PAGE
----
Everyone knows the endless options for targeting online advertising.  Newspapers are no exception.  But do you know why many “direct mail” consultants are turning to newspapers to replace the weakest link in their business, the post office? They’re turning to newspapers because they can deliver your message right to the doorsteps of the critical voters you need to reach.  Most major metropolitan newspapers have established sections based on geographic zones and can target a pre-printed flier or brochure for insertion and delivery within a specific zip code.  Many can even target delivery down to the census tract, block, or even house by house.  Your message can be delivered in a flyer or brochure, on a “Post-it” note placed on the front page, or even on the very poly/delivery bag in which the newspaper arrives.  Poly/delivery bags are especially useful for getting out the vote on Election Day. And… many newspapers offer digital geo-targeting by congressional district so messages can be delivered only to those who can vote for a particular candidate.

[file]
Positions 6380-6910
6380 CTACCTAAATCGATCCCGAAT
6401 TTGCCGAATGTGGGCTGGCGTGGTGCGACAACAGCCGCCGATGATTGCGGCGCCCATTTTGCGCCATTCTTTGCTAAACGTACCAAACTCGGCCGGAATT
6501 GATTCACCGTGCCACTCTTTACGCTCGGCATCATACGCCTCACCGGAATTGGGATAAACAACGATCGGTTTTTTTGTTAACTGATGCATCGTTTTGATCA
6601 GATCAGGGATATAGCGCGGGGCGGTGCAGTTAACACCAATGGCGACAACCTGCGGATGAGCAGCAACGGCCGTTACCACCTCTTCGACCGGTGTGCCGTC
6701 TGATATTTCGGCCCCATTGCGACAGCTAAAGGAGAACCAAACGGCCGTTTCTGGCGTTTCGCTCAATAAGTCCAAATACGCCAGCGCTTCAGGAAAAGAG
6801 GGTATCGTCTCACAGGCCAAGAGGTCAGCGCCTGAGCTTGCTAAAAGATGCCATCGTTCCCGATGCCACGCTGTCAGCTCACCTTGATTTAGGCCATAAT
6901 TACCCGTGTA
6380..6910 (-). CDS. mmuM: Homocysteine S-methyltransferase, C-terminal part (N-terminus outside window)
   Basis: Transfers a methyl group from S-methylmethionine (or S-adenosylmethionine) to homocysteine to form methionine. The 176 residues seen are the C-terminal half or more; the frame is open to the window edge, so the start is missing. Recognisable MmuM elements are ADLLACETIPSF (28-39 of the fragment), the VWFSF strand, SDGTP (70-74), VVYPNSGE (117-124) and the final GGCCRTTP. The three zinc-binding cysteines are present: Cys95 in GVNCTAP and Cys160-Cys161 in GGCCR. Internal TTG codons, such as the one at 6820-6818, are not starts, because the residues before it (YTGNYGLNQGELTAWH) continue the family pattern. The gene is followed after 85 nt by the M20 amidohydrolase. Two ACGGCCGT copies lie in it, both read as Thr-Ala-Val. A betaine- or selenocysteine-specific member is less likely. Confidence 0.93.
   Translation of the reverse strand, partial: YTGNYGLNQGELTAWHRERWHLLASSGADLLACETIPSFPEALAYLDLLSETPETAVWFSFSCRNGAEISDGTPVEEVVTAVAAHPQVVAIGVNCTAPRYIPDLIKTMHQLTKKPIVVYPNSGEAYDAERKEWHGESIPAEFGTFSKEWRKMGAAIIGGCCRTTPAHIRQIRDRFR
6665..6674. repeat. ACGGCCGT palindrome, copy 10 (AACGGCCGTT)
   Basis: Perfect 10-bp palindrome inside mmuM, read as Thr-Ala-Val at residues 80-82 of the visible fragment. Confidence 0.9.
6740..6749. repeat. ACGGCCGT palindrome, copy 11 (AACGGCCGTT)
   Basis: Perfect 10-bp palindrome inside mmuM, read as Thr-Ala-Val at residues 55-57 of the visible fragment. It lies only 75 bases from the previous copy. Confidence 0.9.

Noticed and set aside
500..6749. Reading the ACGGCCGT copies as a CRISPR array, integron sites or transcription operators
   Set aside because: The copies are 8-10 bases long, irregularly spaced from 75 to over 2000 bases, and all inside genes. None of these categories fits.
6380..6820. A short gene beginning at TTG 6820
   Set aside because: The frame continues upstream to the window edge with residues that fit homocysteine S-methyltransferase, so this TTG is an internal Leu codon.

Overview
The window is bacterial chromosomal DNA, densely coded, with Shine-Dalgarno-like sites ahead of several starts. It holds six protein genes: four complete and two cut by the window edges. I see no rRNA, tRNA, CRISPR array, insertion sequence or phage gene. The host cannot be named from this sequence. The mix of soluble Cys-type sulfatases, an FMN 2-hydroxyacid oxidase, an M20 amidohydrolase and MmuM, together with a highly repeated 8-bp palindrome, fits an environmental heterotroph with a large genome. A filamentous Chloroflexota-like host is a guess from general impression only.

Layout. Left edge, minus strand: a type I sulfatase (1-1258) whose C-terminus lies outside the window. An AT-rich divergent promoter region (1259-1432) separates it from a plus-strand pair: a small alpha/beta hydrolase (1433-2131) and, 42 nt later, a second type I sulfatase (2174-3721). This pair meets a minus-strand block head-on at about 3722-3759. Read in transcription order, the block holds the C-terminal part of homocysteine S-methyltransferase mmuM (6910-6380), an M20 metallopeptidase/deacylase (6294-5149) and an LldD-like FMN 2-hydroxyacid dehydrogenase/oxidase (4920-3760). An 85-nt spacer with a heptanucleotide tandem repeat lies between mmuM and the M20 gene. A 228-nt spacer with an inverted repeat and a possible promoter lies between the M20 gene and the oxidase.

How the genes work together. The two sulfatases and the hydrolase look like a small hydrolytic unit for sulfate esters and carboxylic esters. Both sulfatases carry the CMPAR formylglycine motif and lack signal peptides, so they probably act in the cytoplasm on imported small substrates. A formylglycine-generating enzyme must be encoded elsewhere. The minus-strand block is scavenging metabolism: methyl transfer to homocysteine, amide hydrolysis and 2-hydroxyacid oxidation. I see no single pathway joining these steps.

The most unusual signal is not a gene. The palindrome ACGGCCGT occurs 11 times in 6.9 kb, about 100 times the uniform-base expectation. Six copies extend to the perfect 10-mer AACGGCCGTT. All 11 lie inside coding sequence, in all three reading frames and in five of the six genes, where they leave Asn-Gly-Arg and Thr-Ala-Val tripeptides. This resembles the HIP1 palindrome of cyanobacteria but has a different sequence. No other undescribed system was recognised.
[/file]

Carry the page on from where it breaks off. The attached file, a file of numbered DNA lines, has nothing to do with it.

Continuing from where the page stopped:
Hispanic Voters Prefer Newspapers For Political News

In a major new survey taken among registered voters in California and Texas who self-identify as Hispanic, newspapers (either print or online versions), ranked second only to television as the preferred method of receiving campaign information.

The “Hispanic/Latino Voter Survey,” which was commissioned by Univision Communications, parent company of Spanish language Univision television found that while no single media source reaches all Hispanic voters, newspapers were a strong second to television among this emerging and powerful voting bloc. Newspapers were preferred over radio, phone calls and even social networking sites like Facebook. Over half the respondents in Texas said newspapers were their preferred method of receiving candidate information and nearly a third in California also preferred newspapers.